|K e n s m e n : 4 3 r d B o m b G r o u p (H), 5 t h A A F|
|Colonel " E.J. or (Ernie)"
ERNEST JOHN WELLS
Position: I flew as the pilot, ie aircraft commander, on all of my missions except my first mission when I flew as co-pilot for Harold Brecht in a B-17 on a night mission over Rabaul. I flew 45 missions, 301 Hours in combat. I flew both the B-17 and the B-24, but most of our missions were flown in a B-24D aircraft # 42-40673 named Gentleman Jim. We picked up the Aircraft in Topeka, Kansas and flew it to New Guinea and we flew it as the crew that brought the aircraft to combat until my co-pilot William Hillyard was given a crew of his own then Gus Apai became our co-pilot until we completed our missions. Our Navigator Everett Rausch became ill while we were on R&R to Sydney, and he was hospitalized on our way back to New Guniea in Brisbane so he did not complete his required combat time with us and he had to remain in the theatre to catch up. In doing so he began flying with any crew who needed a navigator and he was killed with a crew on their first mission on take off. I would like to confirm this if anyone knows how he was killed. In addition the last two months of combat I also served as the Enginerring Officer for the Squadron and I Flight tested the Squadron aircraft whenever I was required to do so, ie engine changes, collateral damage to the airframe or whenever the tech. orders required a test hop.
Served: 19 June 1943 until 9 February 1944.
Originally from: I graduated from Smithtown Branch High School, Smithtown Branch, Long Island, N.Y., Attended the State University of Iowa, Iowa City, Iowa for two years a requirement to become an Aviation Cadet at that time, I had passed all of the requirements to become an Aviation Cadet but nevertheless the Stamford, Connecticut draft board drafted me and I entered service on 6 June 1941 as a private in the U. S. Army. When I entered the service I was a resident of connecticut.
Training: I went to Ft. Devens, Mass. for basic training and I was then assigned to Windsor Locks (Bradley Field) awaiting call up for Cadet training. I was assigned to Maxwell Field as an Aviation Cadet in December 1941. From basic Cadet training at Maxwell Field, I was assigned to Primary at Bennettsville, S.C., then to Basic at Shaw Field, S.C., advanced at Turner Field, Albany, Ga., B-17 Transition School, Sebring, Florida, B-24 Transition School, Tucson, Arizona, where I picked up our crew. Then we went as a crew to Almorgordo, New Mexico for our second phase training, then to Clovis, New Mexico for our final phase training. We were then transferred to Topeka, Kansas where we pcked up our aircraft. After test hopping the aircraft we were given orders to fly to the McClellan Air Depot California where bombay tanks were installed then we flew to Hamilton Air Base, California where we were briefed by transport command for our flight overseas. The first leg was to Hickam Field, Hawaii where we spent two weeks while a nose turrert was installed. After a test hop we were briefed and we flew to Canton Island the Island with one palm tree near the end of the runway. Then off to Nandi,and New Caledonia and Brisbane to Townsville to Charters Towers where our bomb bay tanks were removed and bomb racks were installed. We then flew back to Townsville and from there to Port Moresby.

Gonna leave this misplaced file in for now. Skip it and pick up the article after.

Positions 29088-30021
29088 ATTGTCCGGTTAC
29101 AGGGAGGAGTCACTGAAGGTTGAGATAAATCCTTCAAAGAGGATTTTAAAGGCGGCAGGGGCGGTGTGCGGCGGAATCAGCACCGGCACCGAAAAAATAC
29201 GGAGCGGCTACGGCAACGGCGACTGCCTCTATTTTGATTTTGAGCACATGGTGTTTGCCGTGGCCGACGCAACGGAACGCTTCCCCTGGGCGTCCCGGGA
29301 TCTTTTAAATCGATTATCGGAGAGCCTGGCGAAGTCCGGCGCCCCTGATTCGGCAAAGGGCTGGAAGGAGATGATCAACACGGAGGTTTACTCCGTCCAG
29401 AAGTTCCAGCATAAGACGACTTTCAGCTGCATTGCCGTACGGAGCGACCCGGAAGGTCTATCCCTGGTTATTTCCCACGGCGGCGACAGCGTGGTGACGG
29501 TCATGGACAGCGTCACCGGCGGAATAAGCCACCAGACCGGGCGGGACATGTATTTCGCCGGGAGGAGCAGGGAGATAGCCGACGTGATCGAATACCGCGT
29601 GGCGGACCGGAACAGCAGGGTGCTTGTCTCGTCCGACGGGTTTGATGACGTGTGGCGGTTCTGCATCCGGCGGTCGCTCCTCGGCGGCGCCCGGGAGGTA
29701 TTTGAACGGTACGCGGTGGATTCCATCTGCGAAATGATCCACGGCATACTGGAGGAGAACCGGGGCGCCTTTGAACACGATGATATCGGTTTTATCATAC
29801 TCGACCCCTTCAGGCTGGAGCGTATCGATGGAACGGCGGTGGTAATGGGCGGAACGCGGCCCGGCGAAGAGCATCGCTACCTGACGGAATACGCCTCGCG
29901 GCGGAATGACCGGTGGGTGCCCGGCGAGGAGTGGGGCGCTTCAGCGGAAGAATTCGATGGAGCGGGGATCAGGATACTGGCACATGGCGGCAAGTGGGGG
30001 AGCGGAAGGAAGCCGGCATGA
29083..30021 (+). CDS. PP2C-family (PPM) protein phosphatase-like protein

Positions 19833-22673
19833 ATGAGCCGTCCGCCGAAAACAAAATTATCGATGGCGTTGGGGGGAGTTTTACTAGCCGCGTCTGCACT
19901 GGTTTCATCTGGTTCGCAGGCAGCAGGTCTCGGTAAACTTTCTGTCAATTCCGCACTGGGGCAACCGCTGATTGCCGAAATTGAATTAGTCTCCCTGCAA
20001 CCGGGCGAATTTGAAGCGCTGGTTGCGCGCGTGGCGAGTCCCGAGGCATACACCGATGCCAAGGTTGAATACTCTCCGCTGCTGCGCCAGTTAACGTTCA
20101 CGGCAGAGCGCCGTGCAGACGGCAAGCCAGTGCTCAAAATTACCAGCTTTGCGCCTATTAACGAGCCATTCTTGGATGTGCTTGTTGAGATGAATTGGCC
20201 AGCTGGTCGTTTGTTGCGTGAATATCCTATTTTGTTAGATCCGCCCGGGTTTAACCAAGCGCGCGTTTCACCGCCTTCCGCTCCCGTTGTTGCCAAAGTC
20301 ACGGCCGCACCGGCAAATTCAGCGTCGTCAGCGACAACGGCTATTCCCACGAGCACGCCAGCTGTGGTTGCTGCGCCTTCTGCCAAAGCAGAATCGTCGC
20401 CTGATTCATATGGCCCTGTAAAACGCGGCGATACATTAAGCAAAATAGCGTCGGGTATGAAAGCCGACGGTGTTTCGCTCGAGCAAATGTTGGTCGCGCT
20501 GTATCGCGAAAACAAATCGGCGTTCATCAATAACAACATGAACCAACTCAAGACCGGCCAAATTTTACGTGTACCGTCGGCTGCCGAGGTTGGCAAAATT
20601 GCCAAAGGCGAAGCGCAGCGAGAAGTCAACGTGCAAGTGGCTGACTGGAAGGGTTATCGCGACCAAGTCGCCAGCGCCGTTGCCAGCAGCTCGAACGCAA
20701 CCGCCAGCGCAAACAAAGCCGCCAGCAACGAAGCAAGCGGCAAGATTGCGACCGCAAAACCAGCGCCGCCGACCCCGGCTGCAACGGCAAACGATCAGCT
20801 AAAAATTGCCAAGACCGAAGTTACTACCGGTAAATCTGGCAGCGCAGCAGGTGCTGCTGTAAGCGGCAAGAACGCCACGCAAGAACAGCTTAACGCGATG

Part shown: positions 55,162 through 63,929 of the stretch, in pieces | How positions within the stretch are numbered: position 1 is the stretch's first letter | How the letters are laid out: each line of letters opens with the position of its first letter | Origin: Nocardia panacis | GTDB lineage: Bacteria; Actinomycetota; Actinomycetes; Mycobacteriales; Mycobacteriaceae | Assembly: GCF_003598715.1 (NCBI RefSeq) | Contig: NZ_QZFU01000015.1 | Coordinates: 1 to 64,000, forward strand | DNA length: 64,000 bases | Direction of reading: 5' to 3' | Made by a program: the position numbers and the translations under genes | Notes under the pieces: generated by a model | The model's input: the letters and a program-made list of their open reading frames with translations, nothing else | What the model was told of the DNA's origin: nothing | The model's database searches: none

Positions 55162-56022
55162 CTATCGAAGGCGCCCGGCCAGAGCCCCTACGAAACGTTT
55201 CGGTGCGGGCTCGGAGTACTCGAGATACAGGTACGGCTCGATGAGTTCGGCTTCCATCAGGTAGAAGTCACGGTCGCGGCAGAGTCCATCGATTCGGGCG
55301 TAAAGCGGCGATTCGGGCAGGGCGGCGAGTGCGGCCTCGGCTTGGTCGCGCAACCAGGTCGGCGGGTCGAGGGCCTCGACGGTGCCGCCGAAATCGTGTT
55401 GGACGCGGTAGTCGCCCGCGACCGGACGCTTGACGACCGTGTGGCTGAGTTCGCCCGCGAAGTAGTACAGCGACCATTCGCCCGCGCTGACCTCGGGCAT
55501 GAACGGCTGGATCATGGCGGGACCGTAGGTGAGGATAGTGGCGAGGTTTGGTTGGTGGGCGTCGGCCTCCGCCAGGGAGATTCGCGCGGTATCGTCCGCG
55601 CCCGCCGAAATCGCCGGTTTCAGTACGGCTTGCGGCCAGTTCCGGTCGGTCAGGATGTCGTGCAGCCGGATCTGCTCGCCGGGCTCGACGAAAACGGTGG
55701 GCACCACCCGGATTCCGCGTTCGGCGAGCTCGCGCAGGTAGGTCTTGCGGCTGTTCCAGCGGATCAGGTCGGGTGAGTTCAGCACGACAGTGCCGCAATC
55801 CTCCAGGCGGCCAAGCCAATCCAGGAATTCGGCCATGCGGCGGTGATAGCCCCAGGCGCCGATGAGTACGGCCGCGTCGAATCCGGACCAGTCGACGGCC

Citations/Medals: Silver Star-Purple Heart-Distinguished Flying Cross-Air medal in combat. The Air Medal was received for sinking a Jap Vessel in the Bismark Sea. In the U.S.Air Force- Air Force Commendation Medal with 1 Oak Leaf Cluster and the Meritorious Service Medal.
Planes: The only name I can recall of the planes I flew in combat was Gentleman Jim. we flew most of our missions in this aircraft. I flew my first mission in a B-17 but I cannot recall the name of the aircraft. Our crew named our aircraft after the boxer Jim Corbit who was known in the boxing world as Gentleman Jim but he had a knock out punch and that was the intent of the name, knock them out. Someone in the Squadron did the nose art but I can't recall his name.The nose art was a Black Top Hat and a Silver Tipped cane from which hung a pair of boxing gloves. Gentleman Jim was inscribed underneath.
Number of Missions: Our crew flew 45 missions and 301 hours of combat time [Ed. Note: to see a list of Colonel Wells' missions, see the articles in the History section]
Description of Missions:
Rabaul--- 4 night missions, 3day missions 1 Recce mission. Bismark Sea---8 Recce missions Lae---7 missions Wewak--6 missions Search and Rescue---1 mission Looking for one of our crews lost on a day raid to Rabaul, Ring Ring Plantation---2 missions Glouscester---3 missions Arawe---2 missions Saidor--- 2 missions Finchaven---1 mission Madang---1 mission Hotchkiss---2 missions Supply drops---2 missions Drops to Austrailian look outs on New Britain. My memories of these missions now are how vulnerable we all were as crews flying combat in one of the largest bombers in the force with such little training. We were naive young men full of spirit anxious to engage the enemy to get the job done. Memories that keep coming back to me are the loss of a crew in weather on a daylight mission we were on when the whole formation penetrated thick clouds and you could not see the other aircraft in formation. Another incident that still crops up in my mind is the search and rescue effort we made the next day to try and locate the crew when I did find a crew in lifeboats in the Bismark sea and I thought we had found our crew and they were safe. We flew cover over them for hours until the PBY came and rescued the crew. Later we found out it was another crew from 13th AF which deflated our balloon so to speak but we were happy we had found survivors even though it was not a 43rd BG crew. The food, living conditions, horrors of war are memories which are hard to obliterate from ones mind and they come and go and they are experiences which are hard to relate to your family and people in general.
Most poignant, sad or touching memory of the war:
Before I returned back to the States, I told both my Navigator, Everett Rausch and my co-pilot William Hillyard who went overseas on my crew with me I would call their families when I got Stateside which I did. I also told my navigator I would go down to Long Island to see his family during my 30 day leave. After I called his mother and made arrangements to meet at their home, my wife and I made the trip from Connecticut to Long Island and we knocked on the door to be greeted by a tearful grieving mother, father and sister who had just been informed Everett had been killed in combat that morning. This really got to me at the time and I still have pangs in my heart thinking of this incident and the sadness it brought to my wife and me at the time.